I have made some major changes to the services offered by Best Foot Forward. In addition to "General Edits," which should be enough for most authors, I am offering "Author Development"—comprehensive analysis, revision suggestions, plus copy edits*—aimed at new authors.  I have also added an Intro Page to the BFF brochure, which, hopefully, will be self-explanatory (see below). 

*For an explanation of the difference between edits and copy edits, please see my blog Archives: EDIT THE BLASTED BOOK, April 1, 2012. 

                                        INTRODUCTION to BEST FOOT FORWARD

In the world of New York publishing, editing and copy edits are done by two entirely different people of very different skill levels and at different times in the manuscript’s life. But in the world of independent publishing or authors who want to polish manuscripts before submitting them to agents or publishers, a different kind of editing is necessary - primarily for financial reasons. Authors need someone who can edit, copy edit, and suggest major revisions all in one reading.

Is it easy to find someone who can combine the creativity of an editor with the meticulous grammar, spelling, and fact-checking (librarian skills) of a copy editor? No, it isn’t, but there’s no doubt this combination of skills is very much needed in today’s publishing world.

I founded Best Foot Forward for exactly that reason. I am a multi-published author, and I also have those “nitty gritty” skills demanded of a copy editor. Am I perfect? Absolutely not - I don’t know anyone who is, but I am an outstanding editor and I make a genuine effort to be consistent with all those stray capitals, commas, dashes, and ellipses. And I absolutely will not let you use a full sentence as a dialogue tag!

In the months I’ve been editing as Best Foot Forward, I have discovered I cannot offer copy edits separate from editing. The editor in me simply won’t allow it. I end up making all sorts of editing notes anyway and working for less than minimum wage. After all, what’s the point in returning to you a manuscript with all the punctuation in the right place if your story just isn’t working? I simply will not return a story to you unless I’ve covered all the bases needed to make it better.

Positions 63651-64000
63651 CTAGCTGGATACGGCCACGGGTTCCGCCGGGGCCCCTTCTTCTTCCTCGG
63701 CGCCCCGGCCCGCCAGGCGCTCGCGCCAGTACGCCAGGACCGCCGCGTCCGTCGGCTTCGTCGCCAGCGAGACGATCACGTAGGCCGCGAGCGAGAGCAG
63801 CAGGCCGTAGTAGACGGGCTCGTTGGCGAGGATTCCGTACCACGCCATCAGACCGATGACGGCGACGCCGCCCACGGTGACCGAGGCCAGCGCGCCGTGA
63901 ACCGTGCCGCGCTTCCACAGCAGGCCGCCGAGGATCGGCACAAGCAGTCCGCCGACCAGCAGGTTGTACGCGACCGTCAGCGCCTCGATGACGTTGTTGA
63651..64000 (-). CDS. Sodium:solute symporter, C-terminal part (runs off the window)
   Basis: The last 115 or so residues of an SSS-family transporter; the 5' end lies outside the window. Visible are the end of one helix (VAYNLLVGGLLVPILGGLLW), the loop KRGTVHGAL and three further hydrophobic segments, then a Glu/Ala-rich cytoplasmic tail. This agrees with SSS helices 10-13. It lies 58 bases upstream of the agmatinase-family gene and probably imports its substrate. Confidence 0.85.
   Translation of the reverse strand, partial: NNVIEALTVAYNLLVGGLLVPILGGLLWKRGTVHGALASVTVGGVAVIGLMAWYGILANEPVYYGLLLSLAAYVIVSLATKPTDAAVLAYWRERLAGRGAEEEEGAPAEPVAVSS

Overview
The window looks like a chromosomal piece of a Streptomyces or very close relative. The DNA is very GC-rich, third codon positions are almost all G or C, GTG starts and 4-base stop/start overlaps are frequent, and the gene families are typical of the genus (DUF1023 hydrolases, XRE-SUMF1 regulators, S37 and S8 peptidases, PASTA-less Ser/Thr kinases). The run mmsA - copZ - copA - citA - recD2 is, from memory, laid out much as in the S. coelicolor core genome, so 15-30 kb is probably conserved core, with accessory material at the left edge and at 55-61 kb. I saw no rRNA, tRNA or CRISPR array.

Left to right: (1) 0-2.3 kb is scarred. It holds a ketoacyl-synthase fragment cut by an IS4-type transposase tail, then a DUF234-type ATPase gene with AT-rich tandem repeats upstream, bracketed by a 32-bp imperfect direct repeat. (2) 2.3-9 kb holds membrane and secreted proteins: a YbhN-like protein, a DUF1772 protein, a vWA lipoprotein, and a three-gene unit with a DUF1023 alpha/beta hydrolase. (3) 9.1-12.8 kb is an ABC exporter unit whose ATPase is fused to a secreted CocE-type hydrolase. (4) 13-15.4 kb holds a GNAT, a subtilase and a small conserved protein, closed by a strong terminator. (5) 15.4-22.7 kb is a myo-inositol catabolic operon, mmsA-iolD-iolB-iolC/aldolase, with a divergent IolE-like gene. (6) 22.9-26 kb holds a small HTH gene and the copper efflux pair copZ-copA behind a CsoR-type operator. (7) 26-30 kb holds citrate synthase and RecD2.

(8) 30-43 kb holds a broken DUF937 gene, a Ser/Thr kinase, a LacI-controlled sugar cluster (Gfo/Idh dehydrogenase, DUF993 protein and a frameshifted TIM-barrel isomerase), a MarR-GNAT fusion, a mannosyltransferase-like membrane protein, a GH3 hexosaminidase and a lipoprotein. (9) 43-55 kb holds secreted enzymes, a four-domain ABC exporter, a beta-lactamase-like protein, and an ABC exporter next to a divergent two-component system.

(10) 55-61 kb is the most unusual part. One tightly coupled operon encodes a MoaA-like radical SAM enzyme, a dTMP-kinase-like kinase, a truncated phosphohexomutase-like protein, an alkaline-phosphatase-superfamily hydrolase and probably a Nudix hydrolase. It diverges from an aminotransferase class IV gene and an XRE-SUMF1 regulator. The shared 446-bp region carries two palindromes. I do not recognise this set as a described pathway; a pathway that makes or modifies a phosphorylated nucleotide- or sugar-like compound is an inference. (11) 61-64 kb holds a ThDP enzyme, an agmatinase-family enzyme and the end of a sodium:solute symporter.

Therefore, Best Foot Forward now offers only two kinds of service:

Author Development - for unpublished authors who want to make a serious effort to improve their skills. These services include extensive Track Changes comments, copy edits, and a separate comprehensive critique. The editing suggestions are more detailed than in “General Editing.” The critique covers: Opening Paragraphs; Characterization - Hero, Heroine & Secondary; Conflict; Narration; Dialogue; Setting; Plot; Style - including Show vs. Tell, Less is More, Personalize/Identify, Point of View; Presentation - format, grammar, spelling & punctuation; Overall Impression

General Editing (with copy edits) - suitable for more experienced authors who know their books need “another pair of eyes.” This service includes Track Changes comments and a separate Mini Critique.

                                                                    ~ * ~                                                       
Thanks for stopping by. Next blog - finally - "How Not to Write a Book"

Click here for the Blair Bancroft website